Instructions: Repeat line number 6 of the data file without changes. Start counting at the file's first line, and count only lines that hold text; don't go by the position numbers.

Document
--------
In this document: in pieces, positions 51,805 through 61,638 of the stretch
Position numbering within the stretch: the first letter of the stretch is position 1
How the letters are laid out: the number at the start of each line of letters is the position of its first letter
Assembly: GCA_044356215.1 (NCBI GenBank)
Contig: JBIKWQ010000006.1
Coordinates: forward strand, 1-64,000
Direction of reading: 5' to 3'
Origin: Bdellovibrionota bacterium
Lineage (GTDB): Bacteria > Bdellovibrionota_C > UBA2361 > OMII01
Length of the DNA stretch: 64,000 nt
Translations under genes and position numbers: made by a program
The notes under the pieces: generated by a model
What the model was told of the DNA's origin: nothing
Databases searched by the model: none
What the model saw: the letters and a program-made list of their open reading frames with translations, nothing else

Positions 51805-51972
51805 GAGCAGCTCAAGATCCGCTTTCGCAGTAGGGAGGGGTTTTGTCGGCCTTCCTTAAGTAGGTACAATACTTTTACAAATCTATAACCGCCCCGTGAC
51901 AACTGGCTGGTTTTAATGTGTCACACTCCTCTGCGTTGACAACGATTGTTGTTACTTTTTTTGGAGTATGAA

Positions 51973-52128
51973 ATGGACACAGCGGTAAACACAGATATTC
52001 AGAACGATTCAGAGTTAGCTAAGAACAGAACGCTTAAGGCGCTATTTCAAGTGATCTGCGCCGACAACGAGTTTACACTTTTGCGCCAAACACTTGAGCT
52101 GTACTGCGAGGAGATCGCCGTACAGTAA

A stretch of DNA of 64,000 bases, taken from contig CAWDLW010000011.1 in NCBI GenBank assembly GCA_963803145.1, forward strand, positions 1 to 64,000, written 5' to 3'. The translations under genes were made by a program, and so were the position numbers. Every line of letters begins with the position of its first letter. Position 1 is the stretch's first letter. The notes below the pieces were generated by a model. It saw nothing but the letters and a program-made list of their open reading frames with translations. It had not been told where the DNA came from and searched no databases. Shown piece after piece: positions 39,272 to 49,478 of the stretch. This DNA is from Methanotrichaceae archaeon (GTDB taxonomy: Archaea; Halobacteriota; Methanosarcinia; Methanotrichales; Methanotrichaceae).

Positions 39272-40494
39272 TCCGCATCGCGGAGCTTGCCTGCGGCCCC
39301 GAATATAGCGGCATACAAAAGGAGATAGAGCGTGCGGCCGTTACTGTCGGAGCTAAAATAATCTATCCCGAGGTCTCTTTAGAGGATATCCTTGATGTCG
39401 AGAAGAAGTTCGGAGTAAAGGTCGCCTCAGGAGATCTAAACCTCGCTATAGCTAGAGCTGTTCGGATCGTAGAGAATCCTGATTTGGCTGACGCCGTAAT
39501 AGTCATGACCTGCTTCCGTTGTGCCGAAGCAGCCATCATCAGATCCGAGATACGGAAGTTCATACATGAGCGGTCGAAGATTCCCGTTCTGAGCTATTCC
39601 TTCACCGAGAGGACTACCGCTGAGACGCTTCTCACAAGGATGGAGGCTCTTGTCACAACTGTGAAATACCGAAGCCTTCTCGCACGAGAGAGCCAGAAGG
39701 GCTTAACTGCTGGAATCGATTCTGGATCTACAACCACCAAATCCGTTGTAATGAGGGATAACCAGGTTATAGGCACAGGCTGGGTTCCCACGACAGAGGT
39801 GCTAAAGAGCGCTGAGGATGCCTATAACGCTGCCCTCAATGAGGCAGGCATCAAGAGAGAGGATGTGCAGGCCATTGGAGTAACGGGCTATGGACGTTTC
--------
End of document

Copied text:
Coordinates: forward strand, 1-64,000